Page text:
This illustration shows many of the challenges using propulsive deorbiting:

enter image description here


  1. The trust line of the tug is aimed nowhere near the center of mass of the debris. The majority of thrust will produce angular momentum, not retrograde thrust.

  2. The trust direction has a radial component , which is a waste for deorbiting. Useful thrust is retrograde. Out-of-plane thrust is a complete waste. Radial thrust is inefficient.

  3. If this is a single-use tug, it will re-enter with the debris, an inefficient use of its launch costs.

  4. If this is a multi-use tug, it will need to prograde burn to climb back up to service altitude.

  5. Single-point grapple makes for unreliable thrust alignment during burn.

If propulsive junk deorbiting is to be worthwhile, it must make economical use of resources. Propulsion must be retrograde and through the center of mass. Multi-use “motherships” for rendezvous must not be put on a re-entry orbit by the retrograde burn.

Are there any propulsive deorbit proposals which answer these challenges?

  • 1
    $\begingroup$ The description of that image is an "artist’s concept", not a technical drawing. I'm not sure how productive analyzing it for efficiency will be. $\endgroup$ Commented Nov 4, 2022 at 8:02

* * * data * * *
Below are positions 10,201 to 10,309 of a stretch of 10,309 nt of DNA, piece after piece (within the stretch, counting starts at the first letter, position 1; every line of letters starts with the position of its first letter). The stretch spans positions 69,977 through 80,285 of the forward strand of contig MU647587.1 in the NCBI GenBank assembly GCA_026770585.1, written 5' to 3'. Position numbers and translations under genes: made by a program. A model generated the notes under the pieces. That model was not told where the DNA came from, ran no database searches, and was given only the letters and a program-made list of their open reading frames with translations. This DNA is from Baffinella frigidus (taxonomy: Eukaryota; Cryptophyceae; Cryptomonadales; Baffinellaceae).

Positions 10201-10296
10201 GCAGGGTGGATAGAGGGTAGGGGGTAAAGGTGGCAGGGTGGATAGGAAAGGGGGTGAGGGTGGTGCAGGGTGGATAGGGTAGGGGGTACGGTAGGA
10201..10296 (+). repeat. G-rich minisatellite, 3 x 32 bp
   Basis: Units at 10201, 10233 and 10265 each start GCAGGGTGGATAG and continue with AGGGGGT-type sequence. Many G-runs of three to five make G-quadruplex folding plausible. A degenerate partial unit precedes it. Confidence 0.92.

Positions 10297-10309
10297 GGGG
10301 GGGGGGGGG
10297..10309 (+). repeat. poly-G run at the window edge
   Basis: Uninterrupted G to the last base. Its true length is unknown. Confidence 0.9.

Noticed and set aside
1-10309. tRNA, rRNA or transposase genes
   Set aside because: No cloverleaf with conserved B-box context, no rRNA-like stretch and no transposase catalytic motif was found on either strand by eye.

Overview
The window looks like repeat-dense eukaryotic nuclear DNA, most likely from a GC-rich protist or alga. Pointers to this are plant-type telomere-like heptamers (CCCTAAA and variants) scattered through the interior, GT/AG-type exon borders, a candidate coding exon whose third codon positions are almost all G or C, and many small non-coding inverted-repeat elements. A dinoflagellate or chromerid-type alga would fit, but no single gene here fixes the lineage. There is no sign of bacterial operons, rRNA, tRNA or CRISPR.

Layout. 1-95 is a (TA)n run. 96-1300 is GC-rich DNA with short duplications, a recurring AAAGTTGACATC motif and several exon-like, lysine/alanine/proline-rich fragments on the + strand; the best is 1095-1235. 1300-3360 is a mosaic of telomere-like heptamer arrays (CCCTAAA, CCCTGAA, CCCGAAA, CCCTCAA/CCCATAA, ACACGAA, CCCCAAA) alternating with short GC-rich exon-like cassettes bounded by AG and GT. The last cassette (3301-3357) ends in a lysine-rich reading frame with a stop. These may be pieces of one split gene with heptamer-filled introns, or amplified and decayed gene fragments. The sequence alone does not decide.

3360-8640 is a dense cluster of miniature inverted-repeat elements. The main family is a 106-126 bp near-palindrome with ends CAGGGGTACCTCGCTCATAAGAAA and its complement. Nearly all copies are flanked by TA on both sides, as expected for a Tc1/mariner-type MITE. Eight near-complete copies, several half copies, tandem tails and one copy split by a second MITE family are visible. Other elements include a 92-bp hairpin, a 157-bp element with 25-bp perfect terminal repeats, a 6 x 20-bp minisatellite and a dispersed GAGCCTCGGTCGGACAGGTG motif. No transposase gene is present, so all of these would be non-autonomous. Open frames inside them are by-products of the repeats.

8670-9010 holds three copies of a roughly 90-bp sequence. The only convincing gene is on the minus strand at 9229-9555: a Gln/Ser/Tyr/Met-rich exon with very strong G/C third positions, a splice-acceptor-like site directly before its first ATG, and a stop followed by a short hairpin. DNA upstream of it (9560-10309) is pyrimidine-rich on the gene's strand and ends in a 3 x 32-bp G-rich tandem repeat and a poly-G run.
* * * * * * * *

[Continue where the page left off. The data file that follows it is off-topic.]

• $\begingroup$ How did you conclude the presence of radial thrust (point #2) from the figure ? $\endgroup$
    – AJN
    Commented Nov 4, 2022 at 13:02
  • $\begingroup$ Well you could use the spacecraft itself, as Joshua's comment in this question mentions: space.stackexchange.com/questions/60865/… or this proposal: aerospace.org/article/… and then if you allow non-propulsive method you could use a sail... newatlas.com/space/… $\endgroup$ Commented Nov 5, 2022 at 20:01
  • $\begingroup$ Oh, I've found another one; the tethered space tug - sciencedirect.com/science/article/pii/S1000936120305768 $\endgroup$ Commented Nov 5, 2022 at 20:03
  • $\begingroup$ @DaveGremlin ... nice links. Non-propulsive deorbiting with tethers and drag sails have great promise. Propulsive deorbiting of uncooperative debris has lots of challenges. The OP is seeking existing proposals which address fundamental design requirements. $\endgroup$
    – Woody
    Commented Nov 6, 2022 at 5:02


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